Biden administration tells judge that its new asylum rule is not a reboot of Trump’s efforts

FILE - Migrants wait to be processed after crossing the border, Jan. 6, 2023, near Yuma, Ariz. A judge will hear arguments Wednesday, July 19, in a lawsuit opposing an asylum rule that has become a key part of the Biden administration’s immigration policy. Critics say the rule endangers migrants trying to cross the southern border and is against the law, while the administration argues that it encourages migrants to use lawful pathways into the country and prevents chaos at the border. (AP Photo/Gregory Bull, File)(AP/Gregory Bull)
WASHINGTON (AP) — The Biden administration argued Wednesday that its new asylum rule is different from versions put forward under President Donald Trump in a court hearing before a judge who threw out Trump’s attempts to limit asylum on the U.S.-Mexico border.

“2023 is not 2019,” said Erez Reuveni, the Department of Justice lawyer who argued the case.

The rule makes it extremely difficult for migrants who come directly to the southern border to get asylum unless they use a government app to make an appointment or they have already tried to seek protection in a country they passed through on their way to the U.S.

Opponents say it’s essentially a rehash of Trump efforts — a question that gave the online hearing Wednesday a sense of deja vu. The San Francisco-based federal judge who will decide the case, Jon S. Tigar, ruled against the Trump administration’s two attempts to limit asylum.

President Joe Biden’s administration instituted its rule on May 11 with the expiration of a COVID-19 restriction known as Title 42 that had limited asylum seekers at the U.S.-Mexico border. The lawsuit challenging the new rule is being heard as congressional Republicans are attacking the administration for what they say is a failure to control the roughly 2,000-mile (3,220-kilometer) border with Mexico.

The administration argues that its rule encourages migrants to use lawful pathways into the U.S. and prevents chaos at the border. But immigration rights groups suing to get rid of it say it endangers migrants and is illegal.

At the outset of Wednesday’s hearing, Tigar said he would have more questions for the government than the groups trying to stop the asylum rule. He also referenced his history with Trump’s attempts to limit asylum.

“I read somewhere that 2023 would be a good year for sequels,” Tigar told Reuveni as the lawyer prepared to begin his arguments.

Reuveni argued that the Biden rule is different from Trump’s attempts to limit asylum, noting that exceptions are being granted at a rate of 9%.

“This is not a toothless exception,” he said.

Katrina Eiland, an attorney for the American Civil Liberties Union, which is representing the immigrant rights organizations who sued over the Biden rule, argued Wednesday that it violates immigration law that allows people to seek asylum wherever they arrive on the border.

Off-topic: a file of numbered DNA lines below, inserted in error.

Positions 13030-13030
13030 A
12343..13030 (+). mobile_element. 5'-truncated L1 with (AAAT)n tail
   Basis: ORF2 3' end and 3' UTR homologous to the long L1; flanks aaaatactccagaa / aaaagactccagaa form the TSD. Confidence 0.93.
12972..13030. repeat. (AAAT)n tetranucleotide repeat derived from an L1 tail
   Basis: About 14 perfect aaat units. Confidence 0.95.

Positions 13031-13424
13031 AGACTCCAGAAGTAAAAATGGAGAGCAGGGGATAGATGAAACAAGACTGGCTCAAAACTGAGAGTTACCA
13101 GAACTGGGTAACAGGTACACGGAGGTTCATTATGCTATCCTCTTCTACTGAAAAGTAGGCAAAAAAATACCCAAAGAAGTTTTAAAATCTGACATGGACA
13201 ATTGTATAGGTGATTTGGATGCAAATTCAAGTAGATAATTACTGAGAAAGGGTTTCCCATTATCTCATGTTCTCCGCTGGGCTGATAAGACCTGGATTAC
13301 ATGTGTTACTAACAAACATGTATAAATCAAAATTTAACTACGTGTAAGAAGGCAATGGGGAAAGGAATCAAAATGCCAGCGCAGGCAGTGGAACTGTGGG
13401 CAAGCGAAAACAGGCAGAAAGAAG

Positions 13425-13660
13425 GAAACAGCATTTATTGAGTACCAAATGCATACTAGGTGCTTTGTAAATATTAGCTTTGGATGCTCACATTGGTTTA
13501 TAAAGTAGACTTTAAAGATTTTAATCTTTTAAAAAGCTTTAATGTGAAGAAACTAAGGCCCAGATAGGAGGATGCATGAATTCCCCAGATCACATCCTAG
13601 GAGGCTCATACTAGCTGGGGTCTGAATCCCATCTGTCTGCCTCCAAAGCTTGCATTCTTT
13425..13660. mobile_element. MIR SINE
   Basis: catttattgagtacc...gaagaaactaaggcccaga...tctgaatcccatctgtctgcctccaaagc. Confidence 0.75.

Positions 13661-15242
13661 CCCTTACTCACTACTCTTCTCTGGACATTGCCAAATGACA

“Thousands of people with valid claims … have been ordered removed and in many cases removed to likely persecution. This rule has consequences,” Eiland said.

Tigar was appointed by President Barack Obama. Trump derided him an “Obama judge” after Tigar rejected a policy barring people from applying for asylum except at an official border entry point. Trump’s remark prompted U.S. Supreme Court Chief Justice John Roberts to weigh in to defend the impartiality of judges.

Tigar also ruled against the Trump administration’s efforts to limit asylum to people who don’t apply for protection in a country they travel through before coming to the U.S. The measure would have applied to children traveling alone, while the Biden rule does not.

The Supreme Court eventually allowed that Trump rule to go into effect. But the one barring people from applying for asylum except at an official border entry point was caught up in litigation and never took effect.

Immigrant rights group say the Biden rule forces migrants to seek protection in countries that don’t have the same robust asylum system and human rights protections as the United States and leaves them in a dangerous limbo. They also argue that the CBP One app that the government wants migrants to use doesn’t have enough appointments and isn’t available in enough languages.

But Reuveni argued that there has been real progress in other countries such as Mexico, Belize and Costa Rica so that migrants can seek protection there.

He also took exception to the criticism of the app and other ways that the administration has used to provide legal pathways to migrants coming into the country. Just recently the government increased daily appointments via the app to 1,450, which is more than 500,000 people a year.

Reuveni noted that a program the government started in January grants parole to as much as 360,000 people a year from four specific countries. Republican-aligned states have their own lawsuit over that program.

All of those measures, Reuveni said, means it’s ”really unfair to suggest that there’s no way to get your foot in the door.”

Reuveni noted that encounters at the southern border have dropped significantly since Title 42 went away and the rule as well as other measures went into place. He emphasized that while this rule isn’t the only reason for the drop, the government does consider it to be a “strong contributing factor.”

Whatever Tigar decides, the case will certainly be appealed.

Reuveni at one point told Tigar that the administration was arguing on the “assumption you’re going to rule against us totally.”

The administration won’t have to wait long to find out.

Tigar estimated he would take a week or less to issue a ruling. He said if he rules against the government, he will honor the administration’s request that such a decision not take effect for 14 days to give it time to appeal.


Follow Santana on Twitter @ruskygal.

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